George Segal, the banjo player, became an actor in 1966 for Who’s Afraid of Virginia Woolf? Nominated for an Oscar. and worked on the ABC sitcom “The Goldbergs” through her late 80s, died Tuesday in Santa Rosga, California, his wife said.
“The family is devastated when it announces that George Segal passed away this morning from complications from bypass surgery,” Sonia Segal said in a statement. He was 87 years old.
Always known as a comic strip actor, George Segal became one of the big screen stars in the 1970s as light-hearted adult comedies flourished.
But his most famous role was in a harrowing drama, Who’s Afraid of Virginia Woolf? Based on Edward Albee’s acclaimed play.
He was the last surviving member of the tiny cast all four of whom were Academy Award nominations: Elizabeth Taylor and Richard Burton for lead roles, Sandy Dennis and Segal for side appearances. The women won Oscars, the men did not.
To a younger audience he was better known as magazine publisher Jack Gallo in the long-running NBC series “Just Shoot Me” from 1997 to 2003 and as grandfather Albert “Pops” Solomon in “The Goldbergs” since 2013.
“Today we lost a legend. It was a real honor to be a small part of George Segal’s amazing legacy,” said Adam Goldberg, creator of “Goldbergs,” who based the show on his childhood in the 1980s. “I chose the perfect person for Pops by sheer fate. Just like my grandfather, George was a kid with a magical spark at heart.”
In his heyday in Hollywood in the 1970s, he played “The Owl and the Pussycat” as a constipated intellectual opposite Barbra Streisand’s free-roaming prostitute. a cheating husband to Glenda Jackson in “A Touch of Class” from 1973; a hopeless gambler opposite Elliot Gould in Robert Altman’s 1974 director “California Split”; and a bank-robbing suburbanite opposite Jane Fonda in “Fun with Dick and Jane” from 1977.
Segal became a handsome lead actor. Segal’s profile had risen steadily since his first 1961 film, The Young Doctors, in which he had the ninth reckoning. He played his first leading role in “King Rat” as a vicious inmate in a Japanese prison camp during World War II.
In “Virginia Woolf,” he played Nick, half of a young couple who were invited over for a drink to witness the bitterness and frustration of a middle-aged couple.
Director Mike Nichols needed someone who would get approval from star Elizabeth Taylor and reached out to Segal when Robert Redford turned him down.
According to Nichols’ biographer Mark Harris, the director said Segal was “close enough to the young god he needed to be to Elizabeth and witty and funny enough to deal with all of this humiliation”.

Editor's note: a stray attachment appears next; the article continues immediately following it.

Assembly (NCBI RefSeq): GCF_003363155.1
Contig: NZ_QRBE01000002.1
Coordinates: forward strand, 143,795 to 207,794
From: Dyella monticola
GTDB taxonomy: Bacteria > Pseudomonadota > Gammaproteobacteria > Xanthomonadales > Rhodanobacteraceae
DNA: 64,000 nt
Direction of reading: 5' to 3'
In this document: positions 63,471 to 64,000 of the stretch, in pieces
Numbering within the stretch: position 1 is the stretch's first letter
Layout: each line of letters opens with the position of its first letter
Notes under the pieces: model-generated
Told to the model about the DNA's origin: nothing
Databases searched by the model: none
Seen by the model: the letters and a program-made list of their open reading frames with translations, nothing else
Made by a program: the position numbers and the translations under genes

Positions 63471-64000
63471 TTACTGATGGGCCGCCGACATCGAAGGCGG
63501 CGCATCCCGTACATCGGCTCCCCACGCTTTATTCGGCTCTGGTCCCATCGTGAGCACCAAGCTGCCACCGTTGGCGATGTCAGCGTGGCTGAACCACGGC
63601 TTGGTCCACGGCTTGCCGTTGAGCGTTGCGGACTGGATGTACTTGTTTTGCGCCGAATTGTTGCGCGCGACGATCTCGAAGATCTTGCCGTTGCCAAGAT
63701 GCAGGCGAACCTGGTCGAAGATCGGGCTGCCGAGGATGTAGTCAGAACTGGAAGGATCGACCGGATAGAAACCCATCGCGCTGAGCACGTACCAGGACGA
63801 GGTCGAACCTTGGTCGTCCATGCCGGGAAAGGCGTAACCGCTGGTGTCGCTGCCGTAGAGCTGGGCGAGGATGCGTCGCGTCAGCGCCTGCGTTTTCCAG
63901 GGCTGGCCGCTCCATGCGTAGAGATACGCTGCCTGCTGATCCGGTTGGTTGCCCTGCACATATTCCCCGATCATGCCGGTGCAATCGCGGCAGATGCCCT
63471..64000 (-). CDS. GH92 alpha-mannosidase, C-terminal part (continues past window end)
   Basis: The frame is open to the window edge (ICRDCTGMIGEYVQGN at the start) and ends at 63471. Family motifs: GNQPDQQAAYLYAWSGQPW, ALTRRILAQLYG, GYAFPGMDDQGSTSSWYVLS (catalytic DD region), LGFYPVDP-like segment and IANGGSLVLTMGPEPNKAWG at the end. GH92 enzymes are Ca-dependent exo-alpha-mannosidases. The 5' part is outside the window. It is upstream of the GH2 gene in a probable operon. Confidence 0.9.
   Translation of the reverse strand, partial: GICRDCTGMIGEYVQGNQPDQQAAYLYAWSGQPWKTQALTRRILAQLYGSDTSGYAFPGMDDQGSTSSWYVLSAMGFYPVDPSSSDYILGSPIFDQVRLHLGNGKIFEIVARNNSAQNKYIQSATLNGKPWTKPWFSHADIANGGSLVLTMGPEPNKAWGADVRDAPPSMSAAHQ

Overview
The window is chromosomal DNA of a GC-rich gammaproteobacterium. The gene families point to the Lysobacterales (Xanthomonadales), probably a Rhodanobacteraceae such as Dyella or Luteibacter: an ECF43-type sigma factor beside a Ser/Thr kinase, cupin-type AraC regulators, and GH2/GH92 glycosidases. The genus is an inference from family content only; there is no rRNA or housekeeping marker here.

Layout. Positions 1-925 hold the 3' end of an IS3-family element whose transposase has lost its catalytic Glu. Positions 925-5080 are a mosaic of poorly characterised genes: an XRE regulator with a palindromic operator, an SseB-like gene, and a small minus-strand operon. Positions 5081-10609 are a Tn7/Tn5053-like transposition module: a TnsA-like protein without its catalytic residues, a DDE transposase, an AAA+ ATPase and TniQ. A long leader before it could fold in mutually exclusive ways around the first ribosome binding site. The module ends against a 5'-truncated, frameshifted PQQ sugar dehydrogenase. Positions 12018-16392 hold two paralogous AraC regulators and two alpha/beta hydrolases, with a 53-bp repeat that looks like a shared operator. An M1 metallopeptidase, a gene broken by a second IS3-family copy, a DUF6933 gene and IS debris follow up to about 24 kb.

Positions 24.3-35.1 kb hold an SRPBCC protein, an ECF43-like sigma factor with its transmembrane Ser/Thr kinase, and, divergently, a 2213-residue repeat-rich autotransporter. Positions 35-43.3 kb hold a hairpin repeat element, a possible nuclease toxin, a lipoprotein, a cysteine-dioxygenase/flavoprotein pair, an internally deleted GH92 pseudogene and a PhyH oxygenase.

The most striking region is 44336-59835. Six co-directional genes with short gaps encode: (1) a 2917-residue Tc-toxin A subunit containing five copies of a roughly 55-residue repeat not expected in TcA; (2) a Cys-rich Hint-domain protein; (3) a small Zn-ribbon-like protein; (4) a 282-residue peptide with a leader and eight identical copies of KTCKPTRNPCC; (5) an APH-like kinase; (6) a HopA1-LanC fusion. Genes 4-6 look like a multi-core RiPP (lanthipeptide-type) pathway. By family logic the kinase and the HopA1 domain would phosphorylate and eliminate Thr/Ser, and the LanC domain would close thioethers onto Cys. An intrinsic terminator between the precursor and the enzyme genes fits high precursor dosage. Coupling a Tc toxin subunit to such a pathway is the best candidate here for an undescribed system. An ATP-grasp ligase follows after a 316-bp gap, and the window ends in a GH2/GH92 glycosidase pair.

Segal died 10 years after Taylor.
He made the film a long star. In the late 1970s, “Jaws” and other action films changed the nature of Hollywood movies, and the light comedies that Segal excelled in became passe.
“Then I got a little older,” he said in a 1998 interview. “I started playing urban dad roles. And this guy turned into Chevy Chase, and after that there was really no place to go.”
With the exception of the 1989 hit “Look Who’s Talking”, Segal’s films were lackluster in the 1980s and 1990s. He turned to television and starred on two failed series, “Take Five” and “Murphy’s Law”.
He then found success in 1997 with the David Spade sitcom “Just Shoot Me,” in which he played Gallo who, despite his gruff manner, hires his daughter (Laura San Giacomo) and just keeps Spade’s worthless office boy character out of mind on his payroll of affection for both.
The series co-star Brian Posehn was one of many to pay tribute to Segal on Tuesday night.
“I grew up watching him, total old-school charm, effortless comedic timing,” said Segal’s Just Shoot Me Posehn. “Doing scenes with him was one of the highlights of my life, but getting to know him a little and making the legend laugh was even cooler.”
During his long acting career, Segal played the banjo for fun and became quite successful on the instrument he first learned as a boy. He performed with his own Beverly Hills Unlisted Jazz Band.
Born in 1934 in Great Neck, New York, the third son of a malt and hops merchant, Segal began entertaining magic tricks for neighborhood children at the age of 8.
He attended a Quaker boarding school in Pennsylvania and, as a student at Columbia University, organized “Bruno Linch and his Imperial Band”, for which he also played the banjo.
After graduating, Segal worked for no salary at New York’s Theater Circle in the Square, doing everything from ticket acceptance to the understudy. He studied theater with Lee Strasberg and Uta Hagen and appeared as an actor for the first time outside of Broadway in Moliere’s “Don Juan”. It took a night.
After a stay on Broadway in Eugene O’Neill’s “The Iceman Cometh” he was drafted into the army. Dismissed in 1957, he returned to the stage and got small film roles.
In 1956, Segal married television editor Marion Sobel and they had two daughters, Elizabeth and Polly, before divorcing in 1981.
He married his second wife, Linda Rogoff, in London in 1982 and was devastated when she died of a stomach ailment 14 years later.
“There was a time when I said,” It doesn’t add up; I don’t understand it anymore, “he recalled to an interviewer in 1999.” When Linda died, I lost interest in everything. I only worked to make a living. Acting like life became a joyless job. “
He eventually reconnected with Sonia Schultz Greenbaum, who had been his girlfriend in high school 45 years ago. They talked on the phone, sometimes for up to six hours, and were married just months after reunification.
“She helped me through the worst days of my life listening to me unload,” Segal said in 1999. “It was magical.”